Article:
Chelsea Workspace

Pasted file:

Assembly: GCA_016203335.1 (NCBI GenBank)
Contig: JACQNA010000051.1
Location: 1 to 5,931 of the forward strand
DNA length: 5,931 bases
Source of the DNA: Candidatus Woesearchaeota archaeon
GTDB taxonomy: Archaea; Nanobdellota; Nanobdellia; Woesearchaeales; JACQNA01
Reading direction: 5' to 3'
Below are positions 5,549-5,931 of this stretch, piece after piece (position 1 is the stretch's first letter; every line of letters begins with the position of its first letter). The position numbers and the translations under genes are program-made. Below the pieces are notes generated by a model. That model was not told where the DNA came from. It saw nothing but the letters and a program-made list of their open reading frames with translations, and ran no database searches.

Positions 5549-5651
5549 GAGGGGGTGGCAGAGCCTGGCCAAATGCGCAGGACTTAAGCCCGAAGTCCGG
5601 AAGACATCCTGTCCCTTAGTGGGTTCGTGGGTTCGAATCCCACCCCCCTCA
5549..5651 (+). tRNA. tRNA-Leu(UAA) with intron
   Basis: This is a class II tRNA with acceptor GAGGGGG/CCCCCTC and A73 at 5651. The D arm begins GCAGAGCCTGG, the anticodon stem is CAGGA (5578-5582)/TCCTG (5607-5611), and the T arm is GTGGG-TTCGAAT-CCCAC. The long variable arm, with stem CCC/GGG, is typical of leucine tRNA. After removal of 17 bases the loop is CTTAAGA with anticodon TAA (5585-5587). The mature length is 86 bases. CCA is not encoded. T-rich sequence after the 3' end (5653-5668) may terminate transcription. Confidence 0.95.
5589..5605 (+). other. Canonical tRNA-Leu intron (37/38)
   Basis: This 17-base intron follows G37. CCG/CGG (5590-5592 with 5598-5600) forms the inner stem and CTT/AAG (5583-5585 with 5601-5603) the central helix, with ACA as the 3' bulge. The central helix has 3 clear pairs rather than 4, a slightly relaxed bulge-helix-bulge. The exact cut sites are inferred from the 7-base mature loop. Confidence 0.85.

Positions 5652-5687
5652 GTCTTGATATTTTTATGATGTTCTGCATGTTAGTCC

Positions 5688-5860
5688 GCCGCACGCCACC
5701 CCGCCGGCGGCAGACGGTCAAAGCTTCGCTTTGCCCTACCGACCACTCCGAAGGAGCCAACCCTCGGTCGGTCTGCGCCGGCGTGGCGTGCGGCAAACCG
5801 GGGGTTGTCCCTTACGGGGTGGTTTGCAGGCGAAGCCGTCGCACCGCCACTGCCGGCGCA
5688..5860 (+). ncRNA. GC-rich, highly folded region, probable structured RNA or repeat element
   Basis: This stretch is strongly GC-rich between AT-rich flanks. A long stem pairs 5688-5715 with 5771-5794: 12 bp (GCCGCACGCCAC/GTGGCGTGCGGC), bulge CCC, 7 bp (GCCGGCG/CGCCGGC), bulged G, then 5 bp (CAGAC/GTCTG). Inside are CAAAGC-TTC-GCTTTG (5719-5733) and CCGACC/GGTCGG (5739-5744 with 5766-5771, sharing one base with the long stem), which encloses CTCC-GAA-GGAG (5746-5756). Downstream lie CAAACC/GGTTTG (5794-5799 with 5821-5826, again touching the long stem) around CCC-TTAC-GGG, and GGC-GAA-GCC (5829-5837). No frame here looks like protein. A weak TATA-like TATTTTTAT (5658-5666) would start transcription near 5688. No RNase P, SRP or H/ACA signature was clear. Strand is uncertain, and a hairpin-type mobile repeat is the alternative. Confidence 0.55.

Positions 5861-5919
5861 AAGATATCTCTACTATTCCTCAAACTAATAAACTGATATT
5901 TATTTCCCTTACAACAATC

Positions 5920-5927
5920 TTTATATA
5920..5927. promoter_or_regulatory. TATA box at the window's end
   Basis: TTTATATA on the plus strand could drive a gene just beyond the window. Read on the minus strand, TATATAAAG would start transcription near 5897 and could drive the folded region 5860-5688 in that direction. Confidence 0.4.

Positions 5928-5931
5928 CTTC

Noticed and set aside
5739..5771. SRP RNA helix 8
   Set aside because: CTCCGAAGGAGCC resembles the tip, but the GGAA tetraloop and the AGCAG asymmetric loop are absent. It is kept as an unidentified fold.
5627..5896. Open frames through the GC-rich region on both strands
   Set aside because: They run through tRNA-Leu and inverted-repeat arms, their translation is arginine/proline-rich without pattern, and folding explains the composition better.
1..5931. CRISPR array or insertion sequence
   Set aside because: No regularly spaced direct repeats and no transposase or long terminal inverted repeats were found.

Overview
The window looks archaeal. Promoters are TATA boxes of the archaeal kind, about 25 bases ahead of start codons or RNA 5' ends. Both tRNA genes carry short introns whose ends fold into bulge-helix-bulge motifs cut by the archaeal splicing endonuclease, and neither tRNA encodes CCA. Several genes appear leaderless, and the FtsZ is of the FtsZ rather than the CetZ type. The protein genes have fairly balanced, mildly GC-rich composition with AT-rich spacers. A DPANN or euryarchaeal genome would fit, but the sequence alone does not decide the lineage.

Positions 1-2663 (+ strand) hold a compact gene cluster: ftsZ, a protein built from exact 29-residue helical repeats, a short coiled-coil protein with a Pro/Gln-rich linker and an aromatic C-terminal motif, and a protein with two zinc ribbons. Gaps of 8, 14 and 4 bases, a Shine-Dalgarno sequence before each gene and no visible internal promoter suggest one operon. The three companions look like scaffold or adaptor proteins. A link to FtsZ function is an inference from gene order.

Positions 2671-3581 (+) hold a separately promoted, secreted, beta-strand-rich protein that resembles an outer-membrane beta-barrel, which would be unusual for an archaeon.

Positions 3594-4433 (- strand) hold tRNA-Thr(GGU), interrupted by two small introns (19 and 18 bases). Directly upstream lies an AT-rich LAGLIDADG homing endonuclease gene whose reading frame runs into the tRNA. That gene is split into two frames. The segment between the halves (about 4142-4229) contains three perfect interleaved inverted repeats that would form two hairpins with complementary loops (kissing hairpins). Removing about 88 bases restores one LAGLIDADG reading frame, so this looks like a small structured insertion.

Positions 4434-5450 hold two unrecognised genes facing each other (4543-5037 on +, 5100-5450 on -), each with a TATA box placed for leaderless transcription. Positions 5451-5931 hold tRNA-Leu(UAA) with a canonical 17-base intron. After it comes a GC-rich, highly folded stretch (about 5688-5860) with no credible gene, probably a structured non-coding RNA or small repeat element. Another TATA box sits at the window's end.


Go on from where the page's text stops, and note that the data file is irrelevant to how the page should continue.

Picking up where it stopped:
This home office for responds to the client’s brief of a discrete yet sculptural design solution for a home office by conceptually draping a dynamic surface over an arrangement of the required home office elements including a work desk, storage units, printer, paper shredder etc. Set within a tiny 7sqm room in the client’s flat, the design intent was to minimize the imposing presence of the boxy storage requirements by disguising them within a sinuous form that emerges from the walls of the room.  As the owner desperately wanted to reduce the visual clutter of “stuff” within his work space, storage for books, filing cabinets, printer, shredder, electrical cabling, phone, internet, and lighting controls are all concealed within the volume.  The space is organized around the lone window in the room, in order to provide the client with a pleasant view and ample natural daylighting.  The glow of natural light from the window further serves to articulate the geometry of the installation through the play of light and shadow.The fluid geometric form is articulated as a series of alternating CNC milled birch plywood ribs which are pre-fabricated into modular units and spray finished with a clear lacquer.  These units are hung on a series of z-clips bolted to the interior wall, and held in place by self-weight. Horizontal spacers, which stabilize the open ends of the plywood ribs, are arranged in a pixelized graphic pattern representing a world map, where the owner (a seasoned world traveller) can map out his travels.The project is the result of an intense collaboration between designer and fabricator.  This dialogue was made possible through the exchange of 3D files not only as design deliverables, but as production and fabrication documents.  The result merges the digital with the handcrafted to produce a stunning result.Design Objectives:Maximize space by minimizing visual clutter.Blur the boundary between furnishings and architecture.Conceal all storage and technical requirements.Capitalize on natural daylighting.Create a rich and tactile environment.Fabrication Objectives:Increase material efficiency by:using 2D cuts to generate 3D form to avoid the added expense and waste of 3D formwork.reduce wastage and material cost by nesting all profiles (75% material efficiency achieved).Decrease fabrication and assembly time by:coordinating through source 3D Cad file to convey all detailing and complexity. using 3d cad file to generate 2d Cad file of parts prior to CNC machining. pre-fabricating modules to reduce on-site assembly time.coding part identification into fabrication to optimize on-site assembly.integrating rotating joints and hanging profiles to reduce hardware costs.Credits: Alvin Huang, AIA – Owner/PrincipalDavid O. Wolthers – ArchitectThomas T. Jensen – InternJurgen Strohmeyer – Intern

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